Monday, August 11, 2008

Happy End (1966)

(Directed by Oldrich Lipský. 1966, Czechoslovakia)

The mid-1960's Czech "New Wave" produced some great directors like Jiri Menzel (Closely Watched Trains, Larks on a String); Milos Forman (The Loves of a Blonde, The Firemen's Ball), and Vera Chytilová, the director of the feminist film Daisies, a film remarkably ahead of its time. And then there is Oldrich Lipský, the director of, among other things, "Happy End", the first complete feature film to be filmed totally backwards, where even the dialogue is, yes, backwards.

Not to be confused with the musical Happy End by Bertolt Brecht/Kurt Weill, Lipsky's film is a bold conceptual experiment: a film where the entire mise-en-scene is shot backwards. Not only is the story backwards, the main actor recites in voice over an alternative story to the reversed story we are seeing: this film goes back and forth simultaneously. Or perhaps one of the greatest Dadaistic filmic experiments ever seen, who knows?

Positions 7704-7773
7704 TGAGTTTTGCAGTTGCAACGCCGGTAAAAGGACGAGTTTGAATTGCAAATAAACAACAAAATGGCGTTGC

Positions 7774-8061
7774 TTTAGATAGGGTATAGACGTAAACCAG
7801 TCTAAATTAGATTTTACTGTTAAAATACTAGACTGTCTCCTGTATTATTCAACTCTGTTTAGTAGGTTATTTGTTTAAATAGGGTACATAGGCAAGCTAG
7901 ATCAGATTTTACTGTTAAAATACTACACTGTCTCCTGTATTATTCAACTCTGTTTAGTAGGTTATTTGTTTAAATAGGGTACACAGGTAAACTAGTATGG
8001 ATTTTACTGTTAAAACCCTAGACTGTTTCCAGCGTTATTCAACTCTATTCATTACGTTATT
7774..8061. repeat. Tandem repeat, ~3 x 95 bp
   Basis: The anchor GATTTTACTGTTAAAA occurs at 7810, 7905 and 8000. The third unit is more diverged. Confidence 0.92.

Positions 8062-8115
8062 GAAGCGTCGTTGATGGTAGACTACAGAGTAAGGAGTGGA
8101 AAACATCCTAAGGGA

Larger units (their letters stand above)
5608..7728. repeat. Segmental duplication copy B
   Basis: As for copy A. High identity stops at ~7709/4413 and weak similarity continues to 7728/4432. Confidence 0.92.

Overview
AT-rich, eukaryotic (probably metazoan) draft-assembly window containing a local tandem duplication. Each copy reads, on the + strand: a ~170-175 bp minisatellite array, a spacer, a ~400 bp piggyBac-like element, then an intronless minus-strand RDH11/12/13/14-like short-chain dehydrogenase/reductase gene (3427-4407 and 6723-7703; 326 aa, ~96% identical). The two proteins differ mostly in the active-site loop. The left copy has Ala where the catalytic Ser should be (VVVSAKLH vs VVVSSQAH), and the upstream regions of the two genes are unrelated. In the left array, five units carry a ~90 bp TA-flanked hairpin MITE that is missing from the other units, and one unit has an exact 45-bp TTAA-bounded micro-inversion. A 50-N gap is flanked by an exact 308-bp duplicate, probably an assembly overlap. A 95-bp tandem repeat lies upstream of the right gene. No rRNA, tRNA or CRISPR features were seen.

The story is a standard jealousy triangle between a butcher, his airheaded wife and the man who comes between them. Needless to say, it doesn't end happily but thanks to the magic of editing (and some silent movie type backwards gags), the film does end happily, hence the title.

The voice-over narration is completely and ridiculously in-sync with the alternate story: murder and death are reversed instead of proceeding in linear fashion: one sequence has the narrator explain (during a funeral) "That's when we planted Grandpa, but he came back" and, in the next scene Gramps is alive and well. The film itself is a curio and it's earthy humor doesn't lag at 71 minutes. For a surrealistic tour-de-force, Happy End delivers. Backwards.

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